The 1980s Black Gay Cultural Renaissance
- Darius Bost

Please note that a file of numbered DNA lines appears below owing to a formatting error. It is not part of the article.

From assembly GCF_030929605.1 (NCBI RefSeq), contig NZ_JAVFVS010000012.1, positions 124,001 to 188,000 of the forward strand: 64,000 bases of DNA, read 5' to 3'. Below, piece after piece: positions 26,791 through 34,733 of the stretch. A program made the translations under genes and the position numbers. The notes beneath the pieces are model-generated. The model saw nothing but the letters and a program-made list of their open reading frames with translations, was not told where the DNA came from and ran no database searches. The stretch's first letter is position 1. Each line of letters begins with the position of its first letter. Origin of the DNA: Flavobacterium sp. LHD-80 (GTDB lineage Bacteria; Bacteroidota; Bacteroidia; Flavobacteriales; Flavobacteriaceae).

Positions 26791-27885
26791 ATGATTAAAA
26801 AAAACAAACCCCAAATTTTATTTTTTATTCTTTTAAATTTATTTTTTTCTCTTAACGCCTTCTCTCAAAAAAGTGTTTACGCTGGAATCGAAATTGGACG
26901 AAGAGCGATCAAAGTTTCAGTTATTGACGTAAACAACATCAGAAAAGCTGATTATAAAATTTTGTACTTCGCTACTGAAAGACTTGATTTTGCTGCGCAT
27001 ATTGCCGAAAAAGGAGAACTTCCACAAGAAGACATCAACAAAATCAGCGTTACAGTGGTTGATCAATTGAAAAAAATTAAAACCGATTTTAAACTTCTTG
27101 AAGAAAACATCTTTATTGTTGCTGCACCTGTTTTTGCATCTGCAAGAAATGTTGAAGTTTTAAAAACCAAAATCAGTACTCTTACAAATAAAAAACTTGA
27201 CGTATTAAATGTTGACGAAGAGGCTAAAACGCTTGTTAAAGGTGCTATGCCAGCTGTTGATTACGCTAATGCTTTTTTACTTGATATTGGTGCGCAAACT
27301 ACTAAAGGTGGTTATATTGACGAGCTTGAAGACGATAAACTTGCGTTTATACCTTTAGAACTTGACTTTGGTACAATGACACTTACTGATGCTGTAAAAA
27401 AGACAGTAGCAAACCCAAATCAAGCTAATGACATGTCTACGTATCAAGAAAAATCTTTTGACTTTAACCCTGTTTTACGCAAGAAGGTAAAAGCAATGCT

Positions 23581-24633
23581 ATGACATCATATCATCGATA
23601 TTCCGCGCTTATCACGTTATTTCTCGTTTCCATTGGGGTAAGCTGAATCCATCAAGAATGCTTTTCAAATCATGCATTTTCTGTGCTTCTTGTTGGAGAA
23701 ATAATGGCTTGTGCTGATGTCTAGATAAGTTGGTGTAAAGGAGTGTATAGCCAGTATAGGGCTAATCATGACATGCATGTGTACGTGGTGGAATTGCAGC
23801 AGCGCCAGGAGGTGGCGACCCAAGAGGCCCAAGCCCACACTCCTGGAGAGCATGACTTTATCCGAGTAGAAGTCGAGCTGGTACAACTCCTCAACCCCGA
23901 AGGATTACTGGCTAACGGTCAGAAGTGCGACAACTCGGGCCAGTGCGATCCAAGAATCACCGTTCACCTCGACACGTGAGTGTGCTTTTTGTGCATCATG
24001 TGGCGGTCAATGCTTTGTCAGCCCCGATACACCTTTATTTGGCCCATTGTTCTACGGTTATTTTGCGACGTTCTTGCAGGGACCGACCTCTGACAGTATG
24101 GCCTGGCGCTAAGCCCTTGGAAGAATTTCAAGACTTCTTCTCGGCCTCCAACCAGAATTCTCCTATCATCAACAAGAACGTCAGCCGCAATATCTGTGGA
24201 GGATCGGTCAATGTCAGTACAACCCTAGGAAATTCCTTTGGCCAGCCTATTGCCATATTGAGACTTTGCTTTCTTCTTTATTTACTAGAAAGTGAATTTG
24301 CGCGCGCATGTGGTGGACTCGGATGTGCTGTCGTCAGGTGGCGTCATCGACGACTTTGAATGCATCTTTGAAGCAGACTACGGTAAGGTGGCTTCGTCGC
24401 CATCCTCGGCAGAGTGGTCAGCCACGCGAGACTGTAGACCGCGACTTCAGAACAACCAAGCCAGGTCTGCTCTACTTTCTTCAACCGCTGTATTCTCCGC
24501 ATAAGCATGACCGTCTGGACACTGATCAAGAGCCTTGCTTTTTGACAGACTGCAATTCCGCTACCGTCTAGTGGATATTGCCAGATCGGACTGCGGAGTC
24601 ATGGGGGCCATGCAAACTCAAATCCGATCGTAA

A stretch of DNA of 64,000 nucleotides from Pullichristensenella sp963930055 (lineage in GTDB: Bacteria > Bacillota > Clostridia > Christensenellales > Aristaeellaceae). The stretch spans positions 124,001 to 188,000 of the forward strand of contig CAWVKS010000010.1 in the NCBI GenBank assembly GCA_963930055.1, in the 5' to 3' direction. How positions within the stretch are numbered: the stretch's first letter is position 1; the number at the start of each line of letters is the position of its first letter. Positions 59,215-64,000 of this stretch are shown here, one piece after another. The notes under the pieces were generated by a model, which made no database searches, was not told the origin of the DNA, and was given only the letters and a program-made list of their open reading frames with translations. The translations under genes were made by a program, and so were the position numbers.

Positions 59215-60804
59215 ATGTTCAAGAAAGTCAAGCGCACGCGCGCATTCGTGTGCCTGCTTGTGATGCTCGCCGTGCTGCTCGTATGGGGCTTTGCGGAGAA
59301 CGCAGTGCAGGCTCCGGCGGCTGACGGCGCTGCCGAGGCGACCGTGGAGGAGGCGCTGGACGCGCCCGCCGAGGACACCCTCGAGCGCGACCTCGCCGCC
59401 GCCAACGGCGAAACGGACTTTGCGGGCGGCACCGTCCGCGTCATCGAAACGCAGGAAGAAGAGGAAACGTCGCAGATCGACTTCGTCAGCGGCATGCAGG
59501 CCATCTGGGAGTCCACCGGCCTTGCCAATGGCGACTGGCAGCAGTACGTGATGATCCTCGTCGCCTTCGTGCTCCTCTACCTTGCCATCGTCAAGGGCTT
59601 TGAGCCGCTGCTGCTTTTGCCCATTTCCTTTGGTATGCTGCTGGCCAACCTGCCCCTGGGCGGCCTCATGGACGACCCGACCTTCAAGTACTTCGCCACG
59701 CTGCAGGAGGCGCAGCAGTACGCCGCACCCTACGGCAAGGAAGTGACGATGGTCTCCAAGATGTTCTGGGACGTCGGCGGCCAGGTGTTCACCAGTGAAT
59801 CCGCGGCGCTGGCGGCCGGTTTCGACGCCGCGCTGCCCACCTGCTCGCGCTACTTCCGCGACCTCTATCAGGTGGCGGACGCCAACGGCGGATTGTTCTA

The black gay cultural renaissance emerged in relation to shifts in mainstream U.S. culture and politics, including the rise of the New Right, the Christian Right, and the backlash against civil rights gains made in the 1960s and 1970s. It also developed in relation to dominant cultural, political, and intellectual forces in black America, including Black Power, the Black Arts Movement, the Nation of Islam, Afrocentrism, and black liberationist thought, all of which held complex ideologies about lesbians and gays. Black gay men used a range of cultural forms—media, literature, film, dance, music, and performance—as a mode of community building, political mobilization, and self-determination in the face of state neglect and cultural exclusion. While scholars have deemed the publication of Joseph Beam’s edited Brother to Brother: Black Gay Writing (1986 as the beginning of this cultural movement the renaissance emerged in the late 1970s with the publication ...